Last week a most important work of God the Holy Ghost took place in the Penitentiary at Liverpool. I spoke to 64 inmates about three quarters of an hour, chiefly concerning the Lord's work in England, Ireland, and elsewhere. I then asked them if they meant to turn their backs that night coldly on Jesus, and said that I-would give them two minutes to consider their answer. Silence had lasted about a minute and a half, when suddenly, one of them rose and cried out bitterly, "Oh Jesus, I'm lost, lost for ever," and fell prostrate on the floor. Others immediately cried out, and in a few minutes the whole number were sobbing in intense anguish. I have never seen anything like it out of Ireland. I felt I could say and do nothing. The Lord had taken the thing into his own hand. I had to go away, and in about two hours I called at the Penitentiary, and found that they had continued in that state for nearly that time, till they went to bed. One who had before been seeking Jesus, found Him in the interval, and had been speaking to others about Him. This is the first quickening in Liverpool—and several of the ministers had been lamenting the absence of any.—Private Letter.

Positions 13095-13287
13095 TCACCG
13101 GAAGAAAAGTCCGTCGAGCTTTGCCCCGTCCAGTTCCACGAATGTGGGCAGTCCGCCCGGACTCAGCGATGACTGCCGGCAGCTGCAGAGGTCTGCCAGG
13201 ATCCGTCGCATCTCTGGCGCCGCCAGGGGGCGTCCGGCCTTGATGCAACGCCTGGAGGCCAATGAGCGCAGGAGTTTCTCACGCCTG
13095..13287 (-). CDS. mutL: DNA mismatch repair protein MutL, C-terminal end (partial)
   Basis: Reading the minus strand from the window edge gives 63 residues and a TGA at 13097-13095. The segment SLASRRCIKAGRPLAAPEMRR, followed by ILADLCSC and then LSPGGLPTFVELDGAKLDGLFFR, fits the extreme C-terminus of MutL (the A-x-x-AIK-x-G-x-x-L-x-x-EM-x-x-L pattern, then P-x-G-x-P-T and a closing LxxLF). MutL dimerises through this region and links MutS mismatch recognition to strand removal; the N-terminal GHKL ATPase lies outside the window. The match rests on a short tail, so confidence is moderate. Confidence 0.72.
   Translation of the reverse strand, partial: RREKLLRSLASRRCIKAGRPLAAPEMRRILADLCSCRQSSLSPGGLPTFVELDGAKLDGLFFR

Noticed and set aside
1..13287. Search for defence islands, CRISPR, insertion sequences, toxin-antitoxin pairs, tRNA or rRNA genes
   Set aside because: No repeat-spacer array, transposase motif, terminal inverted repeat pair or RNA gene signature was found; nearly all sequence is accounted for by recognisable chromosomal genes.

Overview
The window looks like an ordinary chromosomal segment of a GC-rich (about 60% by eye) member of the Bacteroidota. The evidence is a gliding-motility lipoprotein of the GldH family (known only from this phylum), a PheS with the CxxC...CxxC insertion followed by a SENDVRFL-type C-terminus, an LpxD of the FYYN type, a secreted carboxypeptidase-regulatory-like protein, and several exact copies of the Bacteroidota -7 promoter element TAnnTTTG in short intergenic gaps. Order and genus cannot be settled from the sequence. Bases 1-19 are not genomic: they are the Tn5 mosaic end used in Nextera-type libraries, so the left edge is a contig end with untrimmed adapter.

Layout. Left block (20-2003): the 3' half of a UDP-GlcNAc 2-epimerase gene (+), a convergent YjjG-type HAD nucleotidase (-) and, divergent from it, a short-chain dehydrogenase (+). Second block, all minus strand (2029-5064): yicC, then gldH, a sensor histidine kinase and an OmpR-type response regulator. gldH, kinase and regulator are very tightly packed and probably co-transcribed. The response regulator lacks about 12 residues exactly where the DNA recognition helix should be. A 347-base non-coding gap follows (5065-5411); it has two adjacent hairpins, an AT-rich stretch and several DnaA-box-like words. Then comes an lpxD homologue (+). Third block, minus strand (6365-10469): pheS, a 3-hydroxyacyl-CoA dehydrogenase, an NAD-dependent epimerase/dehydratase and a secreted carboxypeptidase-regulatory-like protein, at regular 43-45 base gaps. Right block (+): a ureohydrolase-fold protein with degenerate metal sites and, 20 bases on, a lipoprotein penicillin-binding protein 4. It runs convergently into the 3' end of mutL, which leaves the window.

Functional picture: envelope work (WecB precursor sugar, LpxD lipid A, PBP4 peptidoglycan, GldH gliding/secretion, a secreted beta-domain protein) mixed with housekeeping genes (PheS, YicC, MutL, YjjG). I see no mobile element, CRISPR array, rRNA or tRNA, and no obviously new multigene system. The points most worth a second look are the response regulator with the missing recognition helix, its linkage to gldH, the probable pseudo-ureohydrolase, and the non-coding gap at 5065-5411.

From the 'Revival Newspaper', Volume II, page 131.
The Work of God in the Penitentiary of this town is very extraordinary. No less than fifty-five of the inmates give every evidence of true conversion. It is stated that so great is the manifestation of their love to the Lord Jesus, and to one another, that it is quite delightful to be in their society. They love much, having had much forgiven.
From the 'Revival Newspaper', Volume II, page 156.